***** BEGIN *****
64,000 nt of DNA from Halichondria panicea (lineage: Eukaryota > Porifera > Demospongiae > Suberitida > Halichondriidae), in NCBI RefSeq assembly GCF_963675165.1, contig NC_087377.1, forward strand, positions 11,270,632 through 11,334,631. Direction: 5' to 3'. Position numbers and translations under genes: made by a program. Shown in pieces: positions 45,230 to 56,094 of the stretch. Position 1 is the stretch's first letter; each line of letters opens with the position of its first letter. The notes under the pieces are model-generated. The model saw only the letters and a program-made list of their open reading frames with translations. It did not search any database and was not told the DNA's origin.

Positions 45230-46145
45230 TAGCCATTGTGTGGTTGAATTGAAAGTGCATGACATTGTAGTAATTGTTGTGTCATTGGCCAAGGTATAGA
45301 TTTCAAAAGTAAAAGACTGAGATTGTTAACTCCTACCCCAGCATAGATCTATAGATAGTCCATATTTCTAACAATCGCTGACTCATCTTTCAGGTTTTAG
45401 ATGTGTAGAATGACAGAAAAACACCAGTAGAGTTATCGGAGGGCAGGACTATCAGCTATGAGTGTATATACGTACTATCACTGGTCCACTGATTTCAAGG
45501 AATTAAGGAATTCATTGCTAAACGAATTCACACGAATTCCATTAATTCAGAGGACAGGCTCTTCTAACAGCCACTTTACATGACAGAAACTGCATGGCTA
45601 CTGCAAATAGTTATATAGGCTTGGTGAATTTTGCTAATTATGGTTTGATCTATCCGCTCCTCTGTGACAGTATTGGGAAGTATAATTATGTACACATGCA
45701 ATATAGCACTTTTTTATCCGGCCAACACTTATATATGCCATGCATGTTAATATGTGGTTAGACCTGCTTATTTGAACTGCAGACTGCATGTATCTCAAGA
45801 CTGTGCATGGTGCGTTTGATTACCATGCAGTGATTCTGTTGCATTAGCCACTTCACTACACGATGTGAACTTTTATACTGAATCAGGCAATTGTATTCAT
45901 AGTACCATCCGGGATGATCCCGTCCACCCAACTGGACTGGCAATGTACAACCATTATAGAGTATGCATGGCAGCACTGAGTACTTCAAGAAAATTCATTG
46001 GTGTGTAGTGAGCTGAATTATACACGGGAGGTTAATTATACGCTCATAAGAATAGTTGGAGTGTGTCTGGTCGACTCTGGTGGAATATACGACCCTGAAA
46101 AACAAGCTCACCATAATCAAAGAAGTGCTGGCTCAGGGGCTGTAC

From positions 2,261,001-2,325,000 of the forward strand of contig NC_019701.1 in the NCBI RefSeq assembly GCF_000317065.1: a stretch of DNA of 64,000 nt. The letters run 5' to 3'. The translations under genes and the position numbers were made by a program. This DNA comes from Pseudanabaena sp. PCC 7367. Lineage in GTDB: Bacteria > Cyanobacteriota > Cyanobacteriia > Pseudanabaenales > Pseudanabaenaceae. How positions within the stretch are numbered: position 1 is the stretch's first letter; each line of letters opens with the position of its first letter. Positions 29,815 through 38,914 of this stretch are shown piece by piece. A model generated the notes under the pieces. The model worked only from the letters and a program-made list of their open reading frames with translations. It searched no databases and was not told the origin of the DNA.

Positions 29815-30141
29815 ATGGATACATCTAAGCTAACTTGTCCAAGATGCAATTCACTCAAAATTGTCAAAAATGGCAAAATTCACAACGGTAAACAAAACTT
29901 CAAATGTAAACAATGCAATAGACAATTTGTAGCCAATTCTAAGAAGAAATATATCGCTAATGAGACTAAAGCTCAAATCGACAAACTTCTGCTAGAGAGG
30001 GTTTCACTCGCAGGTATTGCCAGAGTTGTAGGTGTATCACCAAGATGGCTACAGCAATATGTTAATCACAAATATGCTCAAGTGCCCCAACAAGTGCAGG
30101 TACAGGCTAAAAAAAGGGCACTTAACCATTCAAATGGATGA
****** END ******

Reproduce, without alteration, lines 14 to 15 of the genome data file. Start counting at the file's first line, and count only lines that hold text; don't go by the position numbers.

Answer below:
Positions 29815-30141
29815 ATGGATACATCTAAGCTAACTTGTCCAAGATGCAATTCACTCAAAATTGTCAAAAATGGCAAAATTCACAACGGTAAACAAAACTT